Researcher Calls for Assistance to Help Earth Avoid Asteroid Impacts
Most scientists believe that Earth was subjected to a huge extra-terrestrial impact event around sixty-six million years ago. This event referred to as the Chicxulub impactor, as the centre of the impact crater is close to the town of Chicxulub on the Yucatán Peninsula of Mexico, probably played a significant role in the mass extinction event that marked the end of the Mesozoic. In a bid to avoid our own species going the way of the Dinosauria, a Queen’s University Belfast researcher is calling on amateur astronomers to help with a European-wide mission helping to limit the possibility of future asteroid impacts.
Professor Alan Fitzsimmons (Astrophysics Research Centre at Queen’s), is a senior mission advisor for the European Space Agency’s (ESA) Hera spacecraft. Hera is part of humanity’s first deep space test of planetary defence against asteroids. What was once the stuff of science-fiction is now fast becoming a reality with scientists wanting to learn more about the enormous quantity of vagrant material associated with our solar system and the potential threat we face from extra-terrestrial impacts.
Hera will also mark our first attempt to rendezvous a spacecraft with a binary asteroid system. This is a little understood class of rocks and ice which makes up around fifteen per cent of all known near-Earth asteroids. The spacecraft was presented to ESA’s Space19+ meeting in Seville (Spain), this week as part of the Agency’s Space Safety programme, where Europe’s space ministers made the decision to fly the mission. Hera has in effect, the green for go light.
A Simulation Showing Hera Analysing an Asteroid
Picture Credit: European Space Agency
A Collaboration with NASA
The mission is the European contribution to an international double-spacecraft collaboration. NASA will first hit the moon of the asteroid with its own spacecraft and Hera will then follow-up with a detailed post-impact survey. As well as exploring its final destination, the Didymos binary asteroid system, the Hera spacecraft could potentially fly past one or more bodies on the way. But the mission team require additional observations to help select their targets.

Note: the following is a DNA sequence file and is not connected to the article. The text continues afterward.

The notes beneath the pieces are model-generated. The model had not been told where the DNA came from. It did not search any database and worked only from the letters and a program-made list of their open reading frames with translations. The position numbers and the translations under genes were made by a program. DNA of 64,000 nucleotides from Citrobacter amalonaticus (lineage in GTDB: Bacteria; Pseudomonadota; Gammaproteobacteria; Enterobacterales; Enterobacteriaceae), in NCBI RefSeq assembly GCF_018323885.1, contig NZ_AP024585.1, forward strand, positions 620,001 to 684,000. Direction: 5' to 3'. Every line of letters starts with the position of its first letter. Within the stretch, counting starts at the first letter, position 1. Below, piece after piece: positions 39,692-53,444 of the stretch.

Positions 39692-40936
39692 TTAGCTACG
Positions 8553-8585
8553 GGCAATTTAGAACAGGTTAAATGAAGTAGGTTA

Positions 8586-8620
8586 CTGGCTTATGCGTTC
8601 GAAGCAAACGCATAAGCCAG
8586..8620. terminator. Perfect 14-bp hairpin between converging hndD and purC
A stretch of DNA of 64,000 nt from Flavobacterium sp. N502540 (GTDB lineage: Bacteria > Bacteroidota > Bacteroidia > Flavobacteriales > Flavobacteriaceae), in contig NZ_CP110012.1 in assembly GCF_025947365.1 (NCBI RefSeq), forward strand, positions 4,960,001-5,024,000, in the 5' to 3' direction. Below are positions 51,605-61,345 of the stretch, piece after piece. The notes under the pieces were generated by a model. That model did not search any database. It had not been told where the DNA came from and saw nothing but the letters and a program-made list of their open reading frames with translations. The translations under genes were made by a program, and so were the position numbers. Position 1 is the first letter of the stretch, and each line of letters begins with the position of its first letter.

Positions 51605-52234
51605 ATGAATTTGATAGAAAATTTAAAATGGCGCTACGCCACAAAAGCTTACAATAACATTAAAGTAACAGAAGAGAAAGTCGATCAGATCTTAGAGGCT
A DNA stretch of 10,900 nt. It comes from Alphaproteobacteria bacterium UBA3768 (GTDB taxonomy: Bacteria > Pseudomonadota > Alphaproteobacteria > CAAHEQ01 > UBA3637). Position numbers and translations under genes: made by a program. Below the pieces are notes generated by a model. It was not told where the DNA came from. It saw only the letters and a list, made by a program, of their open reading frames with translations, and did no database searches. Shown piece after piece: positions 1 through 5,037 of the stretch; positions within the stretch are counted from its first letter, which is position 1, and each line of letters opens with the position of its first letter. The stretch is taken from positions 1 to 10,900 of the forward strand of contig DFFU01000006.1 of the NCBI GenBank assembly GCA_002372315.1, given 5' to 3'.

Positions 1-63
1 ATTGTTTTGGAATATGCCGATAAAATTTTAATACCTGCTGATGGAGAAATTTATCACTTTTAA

Professor Fitzsimmons commented:
“Asteroid research is one area of astronomy where amateur observers continue to make an essential contribution. The flyby candidates we have identified so far are little more than tiny dots of light in the sky, so faint they are invisible to the naked eye. We need as much help as possible to refine their orbits and measure their properties, which could give clues to their characteristics in advance of Hera’s launch in October 2024.”
The flyby opportunity arises because Hera will head out to match Didymos’s 770-day orbit around the Sun, which circles from less than 10 million kilometres from Earth to out beyond Mars, at more than double Earth’s Sunward distance. In the process Hera will pass multiple asteroids and squeeze past the inner edge of the main Asteroid Belt located between Mars and Jupiter.
ESA’s European Space Operations Centre (ESOC), has come up with a flyby shortlist.
ESA’s Hera project scientist Michael Küppers stated:
“For a 2-5 km asteroid employing Hera’s main Asteroid Framing Camera, we would aim for a flyby distance of 500 kilometres, but close approaches without real flybys are still useful, as they allow asteroid observations from angles unachievable from Earth.”
The precise targeting will come right down to the day of launch, how much fuel remains after fine-tuning Hera’s trajectory to Didymos and how accurately it will be possible to refine the potential flyby targets’ orbits. The amount of fine-tuning will also be dependent on the Ariane 6 launcher which will place Hera onto its interplanetary trajectory.
From ESOC’s full set of flyby possibilities Professor Fitzsimmons and the Hera investigation team have come up with an initial list of seven candidate asteroids they would like amateur astronomers to try to observe.
Professor Fitzsimmons explained:
“Only three of these bodies have known diameters and albedos, or surface brightness. None of them have known rotation periods, this is something experienced amateurs could try and measure for us, especially for the brighter objects.”
ESA’s first experience with asteroid flybys came during Europe’s Rosetta mission, when the comet chaser passed two Main Belt asteroids in 2008 and 2010, giving the spacecraft an early opportunity to try out its suite of scientific instruments ahead of reaching comet 67P Churyumov–Gerasimenko in 2014. However, Rosetta was a bus-sized spacecraft on a ten-year cruise phase with multiple planetary flybys, while Hera will be only the size of a small desk, headed on a more straightforward route through deep space for a little over twenty-four months.
So, any additional asteroid encounter cannot be taken for granted but would be a scientifically valuable extra. Hence the rallying call to the amateur astronomer community to help select flyby targets.
After all, we don’t want to go the way of the dinosaurs do we.
Asteroid Impact – Assistance Required to Help Avoid Extra-terrestrial Impacts
Picture Credit: Deposit Photos/Paul Paladin
Everything Dinosaur acknowledges the assistance of a press release from Queen’s University Belfast in the compilation of this article.